Bicycle commuter benefit tax exemptions

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Bicycle commuter benefit tax exemptions (commonly referred to as "bicycle commuter benefits") are policies that allow employers to provide a reimbursement to employees for the purposes of commuting to work by bicycle. Since 2009, the United States federal government has maintained a bicycle commuter benefit allowing employers to reimburse employees up to $20 per month exempt from the application of income taxes for reasonable bicycle commuting related expenses. Employers and employees find these tax exemptions favorable because there is no tax penalty on the transaction and employees are able receive untaxed reimbursements for bicycle helmets, locks, parking, general maintenance and other expenses. This policy does not preclude additional subsidies and benefits provided by lower levels of government, however there are currently no known policies adopted by governments below the federal level in the United States. [1]

CONCEPT


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Goals
Conceptual Example

A government sees a need or social to diversify the modes by which its commuters are travelling and wishes to increase the number of commuters travelling by bicycle. A country, state, province, county, or local government desires to encourage commuting by bicycle. In order to do so, the government provides a financial mechanism for employers to provide employees with a monetary incentive. The incentive may take one of many forms including but not limited to a tax-free reimbursement from employers to employees or funding mechanisms for employers to otherwise subsidize the costs of cycling for employees. As a result of implementing this policy, the cost of commuting by bicycle is decreased and the convenience of doing so is improved.

Tradeoffs

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Tradeoffs of implementing this policy may include:

  1. Increased bicycle congestion due to increased ridership.
  2. Increased injuries due to bicycle collisions, especially in places where there is not proper bicycle infrastructure.
  3. Minor loss of tax revenue due to tax exemptions.
  4. Difficult to enforce or verify bicycle ridership.
  5. Employers may be pressured to provide facilities such as bicycle parking and showers for employees.
Compatibility Assessment

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If answered yes, the following questions indicate superior conditions under which the policy is more likely to be appropriate:

  1. Is it feasible and safe for employees in the jurisdiction to commute to work by bicycle?
  2. Is it likely that employees would shift their transportation mode choice to bicycle with financial incentives?
  3. Would the amount of the tax exemption required to shift commuter behavior result in an acceptable level of lost revenue?
  4. Are employers willing to support cycling as commuting mode and pay for the reimbursements of their employees?
  5. Does the jurisdiction have the administrative capacity to process and enforce the tax exemption?
Design

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The following questions should be considered when determining how to implement this policy:

  1. What dollar amount of employee bicycle expense reimbursement will have a significant effect on employees switching their transportation mode to bicycling?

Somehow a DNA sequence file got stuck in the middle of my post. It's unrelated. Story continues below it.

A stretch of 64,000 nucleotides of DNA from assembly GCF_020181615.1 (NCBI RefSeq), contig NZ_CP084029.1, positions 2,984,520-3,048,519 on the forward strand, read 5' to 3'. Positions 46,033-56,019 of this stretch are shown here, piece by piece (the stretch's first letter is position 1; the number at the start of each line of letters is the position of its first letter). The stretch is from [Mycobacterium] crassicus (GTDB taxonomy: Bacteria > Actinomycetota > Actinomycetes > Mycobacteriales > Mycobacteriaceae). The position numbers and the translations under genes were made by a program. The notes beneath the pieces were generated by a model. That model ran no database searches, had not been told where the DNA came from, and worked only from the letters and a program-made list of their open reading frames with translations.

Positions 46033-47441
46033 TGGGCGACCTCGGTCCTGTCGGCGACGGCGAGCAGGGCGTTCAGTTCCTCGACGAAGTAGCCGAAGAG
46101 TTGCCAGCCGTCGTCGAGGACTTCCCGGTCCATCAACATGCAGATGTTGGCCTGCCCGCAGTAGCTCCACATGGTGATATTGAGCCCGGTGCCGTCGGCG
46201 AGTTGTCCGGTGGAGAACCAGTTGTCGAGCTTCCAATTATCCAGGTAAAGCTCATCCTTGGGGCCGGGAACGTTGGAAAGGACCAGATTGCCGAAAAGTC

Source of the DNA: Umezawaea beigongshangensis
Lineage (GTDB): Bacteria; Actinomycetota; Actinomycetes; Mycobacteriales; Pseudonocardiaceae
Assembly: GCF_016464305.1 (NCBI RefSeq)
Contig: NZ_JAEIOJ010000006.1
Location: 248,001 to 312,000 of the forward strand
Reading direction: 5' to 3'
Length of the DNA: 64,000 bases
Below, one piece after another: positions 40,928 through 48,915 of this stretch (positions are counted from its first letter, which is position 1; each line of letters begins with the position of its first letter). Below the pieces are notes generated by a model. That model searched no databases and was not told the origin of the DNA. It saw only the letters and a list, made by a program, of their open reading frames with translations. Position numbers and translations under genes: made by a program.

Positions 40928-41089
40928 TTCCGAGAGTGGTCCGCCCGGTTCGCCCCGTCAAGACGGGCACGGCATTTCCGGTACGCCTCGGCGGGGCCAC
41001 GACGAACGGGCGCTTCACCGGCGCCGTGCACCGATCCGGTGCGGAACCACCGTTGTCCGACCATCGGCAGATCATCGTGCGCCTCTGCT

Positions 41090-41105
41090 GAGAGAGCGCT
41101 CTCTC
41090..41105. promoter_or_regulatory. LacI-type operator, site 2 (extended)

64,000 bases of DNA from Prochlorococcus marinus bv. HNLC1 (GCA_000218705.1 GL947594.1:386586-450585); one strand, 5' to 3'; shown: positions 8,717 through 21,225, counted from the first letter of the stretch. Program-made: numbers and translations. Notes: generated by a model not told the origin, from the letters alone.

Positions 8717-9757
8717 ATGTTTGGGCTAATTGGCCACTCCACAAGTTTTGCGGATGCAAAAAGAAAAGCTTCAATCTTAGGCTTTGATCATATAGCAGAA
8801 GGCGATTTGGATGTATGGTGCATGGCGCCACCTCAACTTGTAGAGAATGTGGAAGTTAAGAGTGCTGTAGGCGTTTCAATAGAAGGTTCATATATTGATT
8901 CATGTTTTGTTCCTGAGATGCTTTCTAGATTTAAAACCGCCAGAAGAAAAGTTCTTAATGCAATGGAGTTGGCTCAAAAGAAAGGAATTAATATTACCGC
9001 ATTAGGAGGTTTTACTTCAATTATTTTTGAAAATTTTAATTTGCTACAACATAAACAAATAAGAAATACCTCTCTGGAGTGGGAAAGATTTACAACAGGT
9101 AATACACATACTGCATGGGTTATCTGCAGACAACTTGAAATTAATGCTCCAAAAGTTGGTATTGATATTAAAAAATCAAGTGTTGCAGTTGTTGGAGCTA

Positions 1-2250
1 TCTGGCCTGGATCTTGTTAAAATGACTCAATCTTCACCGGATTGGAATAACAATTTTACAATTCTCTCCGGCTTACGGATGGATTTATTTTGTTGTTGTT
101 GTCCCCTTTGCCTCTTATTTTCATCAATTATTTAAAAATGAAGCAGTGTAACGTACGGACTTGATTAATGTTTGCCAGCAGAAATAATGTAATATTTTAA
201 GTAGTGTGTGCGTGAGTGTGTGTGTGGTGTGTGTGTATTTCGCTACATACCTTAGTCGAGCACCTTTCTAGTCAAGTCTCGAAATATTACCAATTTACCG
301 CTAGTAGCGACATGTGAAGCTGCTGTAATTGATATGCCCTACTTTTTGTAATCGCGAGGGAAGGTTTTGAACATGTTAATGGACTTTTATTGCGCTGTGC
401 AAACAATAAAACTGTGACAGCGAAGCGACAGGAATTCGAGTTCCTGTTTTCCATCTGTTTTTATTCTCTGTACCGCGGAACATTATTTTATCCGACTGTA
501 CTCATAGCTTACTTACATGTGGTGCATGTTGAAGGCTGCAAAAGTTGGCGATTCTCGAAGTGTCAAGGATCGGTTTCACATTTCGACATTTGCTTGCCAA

1. This amount depends entirely on the jurisdiction and local conditions.
  2. What types of expense will be eligible for reimbursement?
    1. These expenses are at the discretion of legislators, but common expenses include helmets, locks, and bicycle maintenance costs.
    2. The decision to include the cost of bikesharing services is also at the discretion of the legislature.
  3. What is the maximum amount of tax revenue lost or spent on this program?
    1. The amount is a product of the number of people that use the exemption and the amount of the tax exempt reimbursement.
  4. Should tax exempt bicycle reimbursements be mutually exclusive with other tax exempt commuter benefits?
    1. This decision belongs to the legislators with consideration for the cost impacts of this decision.


ADOPTION


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PolicyGraphics
Adopters
  • Notable entities who have implemented or adopted this policy include:
    • Country of United States of America [1] - Provides tax-free reimbursement benefits of up to $20 per month per employee.
    • Country of United Kingdom [2] - Provides a tax-free reimbursement benefits for any amount up to one-thousand pounds before special permission is required.
    • Country of The Netherlands [3] - Provides a reimbursement for bicycle maintenance and reimburses commuters on a per kilometer traveled basis.
    • Country of Belgium [4] - Provides a reimbursement for bicycle maintenance and reimburses commuters on a per kilometer traveled basis.
    • Country of Germany [4] - Provides a reimbursement for bicycle maintenance and reimburses commuters on a per kilometer traveled basis.


STAKEHOLDERS


Supporters

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Opponents

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REFERENCES


Research

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Resources

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Footnotes
  1. 1.0 1.1 1.2 Bicycle Commuter Benefit. McLeod, Ken. The League of American Bicyclists. 2015.
  2. [1]. Moses, Stacey. The Blog of Bicycle Accessory Experts. 2010.
  3. [2]. Bartunek, Robert-Jan. Reuters. 2011.
  4. 4.0 4.1 [3]. Buehler, Ralph; Hamre, Andrea. 2014.
  5. Complete Streets Smart Growth America. 2016.
  6. WHY BIKES ARE A SUSTAINABLE WONDER. Sorensen, Eric. Sightline Institute. 2008.
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